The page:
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I have 2 sites with 15 trees on each site. I plan to treat all 15 trees in site 1 with a new pesticide and leave all 15 trees in site 2 untreated. The total number of bugs on each tree is measured before treatment and after treatment on both sites, even though the second site is untreated, we still measure the bugs at the same time we measure the post treated trees on site 1.

Limitation of this study is that randomly assigning trees to treatment is not possible.

I'm interested to know the effectiveness of the new pesticide. What model would be suitable to answer this research question?

Any help is appreciated!

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  • $\begingroup$ You cannot discriminate the effectiveness of the new pesticide from any effects due to other systematic differences between the two sites. Thus, you don't need a model: you need a better experimental design. $\endgroup$ – whuber Jun 18 '18 at 1:47
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To my knowledge there is no statistical model that corrects for that weakness in research design. The answer to your question is thus how to analyze the difference in bugs on each group of trees. This would be a simple T-test.

To strengthen the causal inference in your analysis, you could try to wait for some time and count the bugs again, then spray the pesticide on trees in group 2 also. Then count the bugs in each group again. This would change your statistical analysis to a repeated measures design. You could use an repeated measures ANOVA in this case.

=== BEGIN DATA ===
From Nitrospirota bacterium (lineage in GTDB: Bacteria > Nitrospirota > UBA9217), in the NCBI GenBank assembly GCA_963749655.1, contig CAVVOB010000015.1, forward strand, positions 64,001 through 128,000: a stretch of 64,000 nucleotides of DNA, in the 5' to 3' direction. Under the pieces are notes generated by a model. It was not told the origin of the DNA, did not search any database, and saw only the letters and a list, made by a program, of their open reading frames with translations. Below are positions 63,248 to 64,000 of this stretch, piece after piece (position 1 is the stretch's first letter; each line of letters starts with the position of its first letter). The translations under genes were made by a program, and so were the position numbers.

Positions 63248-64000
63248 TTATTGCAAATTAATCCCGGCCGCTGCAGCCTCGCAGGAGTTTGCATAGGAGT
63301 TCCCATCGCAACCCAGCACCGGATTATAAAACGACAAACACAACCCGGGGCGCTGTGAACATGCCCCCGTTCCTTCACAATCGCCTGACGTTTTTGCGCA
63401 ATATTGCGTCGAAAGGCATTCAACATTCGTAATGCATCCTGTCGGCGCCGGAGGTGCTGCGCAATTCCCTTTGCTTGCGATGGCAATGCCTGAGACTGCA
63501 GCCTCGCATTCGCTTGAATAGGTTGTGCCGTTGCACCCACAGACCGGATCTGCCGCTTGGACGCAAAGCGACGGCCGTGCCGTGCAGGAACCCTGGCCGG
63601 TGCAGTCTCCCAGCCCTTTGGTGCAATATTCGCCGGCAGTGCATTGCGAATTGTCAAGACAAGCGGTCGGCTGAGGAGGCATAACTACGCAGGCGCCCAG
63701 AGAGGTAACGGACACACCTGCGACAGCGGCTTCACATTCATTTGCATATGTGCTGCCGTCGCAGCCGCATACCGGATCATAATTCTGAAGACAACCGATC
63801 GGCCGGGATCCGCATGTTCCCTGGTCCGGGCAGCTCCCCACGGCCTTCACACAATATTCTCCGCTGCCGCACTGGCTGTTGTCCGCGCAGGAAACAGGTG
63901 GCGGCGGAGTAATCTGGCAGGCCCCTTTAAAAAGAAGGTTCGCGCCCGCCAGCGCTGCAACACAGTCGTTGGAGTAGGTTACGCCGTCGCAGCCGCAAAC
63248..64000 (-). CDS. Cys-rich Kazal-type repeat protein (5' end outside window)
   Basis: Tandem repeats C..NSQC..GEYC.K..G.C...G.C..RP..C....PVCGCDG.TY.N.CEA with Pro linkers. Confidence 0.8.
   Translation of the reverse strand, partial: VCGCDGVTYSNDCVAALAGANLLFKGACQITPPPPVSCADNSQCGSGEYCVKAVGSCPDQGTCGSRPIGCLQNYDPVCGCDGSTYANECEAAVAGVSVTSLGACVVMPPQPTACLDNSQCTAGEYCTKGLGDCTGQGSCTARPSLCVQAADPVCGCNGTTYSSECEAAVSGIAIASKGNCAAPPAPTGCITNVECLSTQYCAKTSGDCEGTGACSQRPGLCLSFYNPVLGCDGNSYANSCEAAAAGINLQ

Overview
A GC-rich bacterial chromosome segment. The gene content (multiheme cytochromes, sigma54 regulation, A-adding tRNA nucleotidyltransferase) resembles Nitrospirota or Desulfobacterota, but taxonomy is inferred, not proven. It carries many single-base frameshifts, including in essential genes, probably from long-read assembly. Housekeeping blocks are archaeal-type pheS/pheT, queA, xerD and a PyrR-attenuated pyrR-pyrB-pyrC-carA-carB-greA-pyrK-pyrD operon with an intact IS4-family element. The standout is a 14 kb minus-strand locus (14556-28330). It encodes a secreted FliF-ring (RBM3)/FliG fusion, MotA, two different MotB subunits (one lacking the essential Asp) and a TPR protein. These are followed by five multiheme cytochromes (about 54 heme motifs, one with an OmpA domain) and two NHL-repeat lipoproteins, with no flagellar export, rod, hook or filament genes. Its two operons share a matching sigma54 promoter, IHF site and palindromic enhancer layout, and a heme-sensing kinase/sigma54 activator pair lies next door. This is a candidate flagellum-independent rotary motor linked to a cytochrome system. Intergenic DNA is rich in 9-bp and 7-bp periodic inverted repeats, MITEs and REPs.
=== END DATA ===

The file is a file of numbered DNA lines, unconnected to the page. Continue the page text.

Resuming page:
I would advise you to read: Shadish, W., Cook, T., & Campbell, D. (2002). Experimental and quasi-experimental designs for generalized causal inference. Boston [etc.]: Houghton Mifflin.

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  • $\begingroup$ Thanks for your prompt response! I changed the setting to treat trees in site 2 as well. A "pre-test post-test" ignores the site effect. Would that make sense to use a regression model with response: # bugs on each tree & independent variables: 1) site (2 levels) & treatment (2 levels pre/post)? (I know you mentioned that the effect of site cannot be captured?? not sure if it's still the case). $\endgroup$ – soshelp Jun 18 '18 at 16:51
  • $\begingroup$ If you insist on using the design you proposed you could use a regression or an one way anova. I really encourage you to look at the book i mentioned before you set off to do your experiment. Your current design is pretty weak for the type of causal inference you try to achieve in your thesis. $\endgroup$ – SK4ndal Jun 19 '18 at 9:00

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